Loyalty is not in fashion in the world of football. In the last ten year, the players that played during their entire career in one team are very few. Big football players tend to leave their clubs when the first signs of crisis strike or when >30,000,000 euro are put on the table. Such players join team after team to "pursue their dreams." Funny enough, two of those players that never left their youth team are Paolo Maldini and Ryan Giggs.
Paolo Maldini and Ryan Giggs
Image Copyrights: AC Milan BG
Those two have between them won the following major trophies:
UEFA Champions League/European Champion Club Cup: 7 times (2 for Ryan with Manchester United, 5 for Paolo with AC Milan)
Domestic Titles: 19 times! (12 for Ryan in England, 7 for Paolo in Italy)
UEFA Supercups: 6 times (5 for Paolo and 1 for Ryan)
Intercontinental Cup/FIFA Club World Cups: 5 times (2 for Ryan and 3 for Paolo)
Domestic Cups: 9 (4 FA Cups for Giggs, 4 League Cups for Giggs, and 1 Italian Cup for Maldini)
Domestic Supercups: 13 (8 for Giggs, 5 for Maldini)
It can be easily said that while some other players have careers, those two have history! However, this post is not about those that are loyal. It is about those that are not. It is about the players that left in the worst possible moment (worst for them, not for the team they left). This is a list of very unlucky players and their misfortunes.
Image Copyrights: BBC
After years of waiting for Liverpool to win the title, in 2004 Michael Owen decided it was enough. He joined Real Madrid, known as Los Galacticos back then. In the team, he became a part of a very interesting collection of Golden Ball winners. Ronaldo had two Ballon D'Ors, Zinedine Zidane had one, Figo had one, and Michael Owen had one - five in total. Yet, this did not help them win any major trophies in 2004/2005. Michael left for Newcastle in the summer of 2005 still without a domestic title. He would go on to win one only in 2011 with Liverpool's archrivals Manchester United. The precious 19th title that made Manchester the most successful team in the domestic league, just ahead of Liverpool. What is the problem with Owen leaving then (considering that Liverpool are still without a title)? The problems is that in May 2005 Liverpool won the Champions League. In a remarkable game against Milan (which I still remember in my nightmares), Liverpool managed to win on penalties their fifth European Champions trophy. A win that also allowed them to keep the cup forever (it is given for three consecutive or five total European crowns). In the mean time, Michael was struggling in the domestic league in Spain and Real could not advance beyond the round of 16 in the CL. Sorry, Micky. Bad timing!
Image Copyrights: Cabronos
Image Copyrights: Football Pictures
For seven years, Shevchenko was the King of Milan. The fans, the president, and the vice president adored him. It was the spring of 2006 and Milan were trophyless for 2 years (since winning the domestic title in 2004). They suffered a painful loss to Liverpool in the 2005 CL final in Istanbul and then lost against Barcelona in the 2006 semi-final. The Calciopoli scandal was looming large. And then rumors started to appear that Roman Abramovich, the extremely rich president of Chelsea, wanted to buy the Ukrainian star of Milan. At this point Shevchenko was filling in for Paolo Maldini as team captain. So it came as a complete shock for the "tifosi rossoneri" when their idol said basta and decided to move to Chelsea. The explanation was that he wanted to learn English! The result was that Milan won the Champions League again the year after than in Athens (May 2007), while Chelsea failed to retain the domestic title in England and their star coach Maurinho was fired. The coach was fired but not before he managed to turn Sheva into a shadow of his former self. Sheva had already won the Champions League but it would have been nice to win it twice, wouldn't it?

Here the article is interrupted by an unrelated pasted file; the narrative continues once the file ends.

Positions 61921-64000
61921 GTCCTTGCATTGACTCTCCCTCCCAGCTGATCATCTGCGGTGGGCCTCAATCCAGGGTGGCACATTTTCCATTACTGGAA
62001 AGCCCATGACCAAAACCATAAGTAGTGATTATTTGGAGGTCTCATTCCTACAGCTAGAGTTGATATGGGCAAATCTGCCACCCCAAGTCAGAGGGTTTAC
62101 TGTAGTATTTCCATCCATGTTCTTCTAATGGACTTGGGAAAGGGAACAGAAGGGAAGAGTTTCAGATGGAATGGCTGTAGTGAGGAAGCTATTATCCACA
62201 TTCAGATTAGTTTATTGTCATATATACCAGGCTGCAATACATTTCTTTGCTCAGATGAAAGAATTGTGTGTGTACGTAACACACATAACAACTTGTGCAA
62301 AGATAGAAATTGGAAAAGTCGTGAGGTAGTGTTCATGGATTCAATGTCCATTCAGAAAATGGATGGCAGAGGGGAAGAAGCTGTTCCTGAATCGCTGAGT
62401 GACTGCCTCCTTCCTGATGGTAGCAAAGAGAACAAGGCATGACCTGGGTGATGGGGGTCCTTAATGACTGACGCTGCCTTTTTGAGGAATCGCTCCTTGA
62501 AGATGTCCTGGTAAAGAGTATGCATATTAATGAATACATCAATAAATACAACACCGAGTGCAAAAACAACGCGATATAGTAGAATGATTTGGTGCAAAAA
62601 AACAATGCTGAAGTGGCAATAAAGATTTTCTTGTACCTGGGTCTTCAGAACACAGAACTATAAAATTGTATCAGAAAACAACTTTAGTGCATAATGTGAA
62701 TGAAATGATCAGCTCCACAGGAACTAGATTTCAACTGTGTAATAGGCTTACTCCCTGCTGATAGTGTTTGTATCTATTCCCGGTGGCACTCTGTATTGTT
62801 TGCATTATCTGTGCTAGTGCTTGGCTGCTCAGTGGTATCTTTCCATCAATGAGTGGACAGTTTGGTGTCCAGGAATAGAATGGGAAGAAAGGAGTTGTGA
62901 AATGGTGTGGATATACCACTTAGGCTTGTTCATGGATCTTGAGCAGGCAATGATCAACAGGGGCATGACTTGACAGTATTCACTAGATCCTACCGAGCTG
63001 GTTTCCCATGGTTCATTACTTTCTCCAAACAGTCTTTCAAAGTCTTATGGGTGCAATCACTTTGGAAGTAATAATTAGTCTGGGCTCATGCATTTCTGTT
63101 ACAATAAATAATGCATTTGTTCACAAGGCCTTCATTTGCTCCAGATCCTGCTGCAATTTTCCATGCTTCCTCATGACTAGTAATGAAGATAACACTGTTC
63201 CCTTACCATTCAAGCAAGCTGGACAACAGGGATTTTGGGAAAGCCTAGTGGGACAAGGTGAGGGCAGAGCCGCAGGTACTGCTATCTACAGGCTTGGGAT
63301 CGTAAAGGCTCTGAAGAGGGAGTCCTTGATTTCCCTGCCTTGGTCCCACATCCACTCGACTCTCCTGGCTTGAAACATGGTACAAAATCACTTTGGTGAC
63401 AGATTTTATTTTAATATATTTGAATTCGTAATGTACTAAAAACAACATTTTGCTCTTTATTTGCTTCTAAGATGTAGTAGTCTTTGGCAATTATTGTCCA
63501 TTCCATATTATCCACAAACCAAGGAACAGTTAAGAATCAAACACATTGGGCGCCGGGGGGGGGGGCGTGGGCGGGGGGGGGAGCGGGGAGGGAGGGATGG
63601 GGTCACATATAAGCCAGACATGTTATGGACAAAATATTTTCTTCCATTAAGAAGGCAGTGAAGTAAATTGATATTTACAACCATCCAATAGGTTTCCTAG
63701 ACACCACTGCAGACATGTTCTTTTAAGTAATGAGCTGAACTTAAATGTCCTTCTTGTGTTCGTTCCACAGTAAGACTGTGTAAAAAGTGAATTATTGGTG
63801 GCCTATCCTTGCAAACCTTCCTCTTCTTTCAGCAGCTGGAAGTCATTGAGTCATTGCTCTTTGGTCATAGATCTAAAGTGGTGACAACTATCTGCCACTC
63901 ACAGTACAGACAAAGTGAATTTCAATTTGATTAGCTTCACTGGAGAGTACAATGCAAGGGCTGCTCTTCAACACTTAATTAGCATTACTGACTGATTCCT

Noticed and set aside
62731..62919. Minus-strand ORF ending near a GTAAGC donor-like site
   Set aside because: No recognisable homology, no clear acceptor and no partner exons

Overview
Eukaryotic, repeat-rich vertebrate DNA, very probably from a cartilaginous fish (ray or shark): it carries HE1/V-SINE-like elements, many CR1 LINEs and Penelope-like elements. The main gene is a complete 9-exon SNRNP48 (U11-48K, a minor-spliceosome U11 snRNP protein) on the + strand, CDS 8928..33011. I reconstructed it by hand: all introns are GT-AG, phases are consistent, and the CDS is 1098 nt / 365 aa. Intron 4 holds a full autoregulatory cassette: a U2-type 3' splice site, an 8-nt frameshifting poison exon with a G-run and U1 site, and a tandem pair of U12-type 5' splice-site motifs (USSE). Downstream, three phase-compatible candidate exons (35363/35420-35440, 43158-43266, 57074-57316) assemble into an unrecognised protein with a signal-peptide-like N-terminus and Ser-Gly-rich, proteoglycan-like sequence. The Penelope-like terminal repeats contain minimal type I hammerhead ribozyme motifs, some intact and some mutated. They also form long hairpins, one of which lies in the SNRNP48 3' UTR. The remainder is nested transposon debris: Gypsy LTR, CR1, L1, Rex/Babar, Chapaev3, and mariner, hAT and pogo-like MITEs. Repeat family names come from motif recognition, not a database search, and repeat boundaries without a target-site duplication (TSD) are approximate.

Image Copyrights: Football Pictures
Image Copyrights: The Offside
It is hard to say how a player that is on a series of 8 domestic titles in a row can be unlucky but it can happen. Actually it can happen (twice!). Back in the summer 2009 Zlaran Ibrahimovic' lost hope that Internazionale could possibly win the Champions League and decided to join the "Best Team in the World" - aka 2009 title holders Barcelona. The Catalan club had Messi and two European titles in the last four years. But it was not meant to be for Zlatan. Barcelona did win the domestic title and cup but they lost CL semi-final against Zlatan's old team - Inter. The nerazzuri went on to win the final and Zlatan was left without an European champions trophy and in a serious fight with Barca's coach Pep Guardiola.
Image Copyrights: Guardian
The result from the feud was that Zlatan once again switched teams in the summer of 2010. Ever the football nomad, the Swede joined AC Milan, completing a "hat-trick of shame" in Italy (playing for JuventusZlatan (to have a chance at winning the CL due to his unlucky team changes), if only I did not know better - Zlatan is the heart and engine of the rossoneri. If there is some (small) chance that Milan defeats Barcelona in the Champions League quarterfinals, it will be because of Zlatan. Go ahead, Nomad. Keep dreaming!
Image Copyrights: Backpage Football
The Conclusion: Do not run for the door immediately! There is a light ahead of every (football) crisis.
If you like this post, check also Football: Where were you moments?.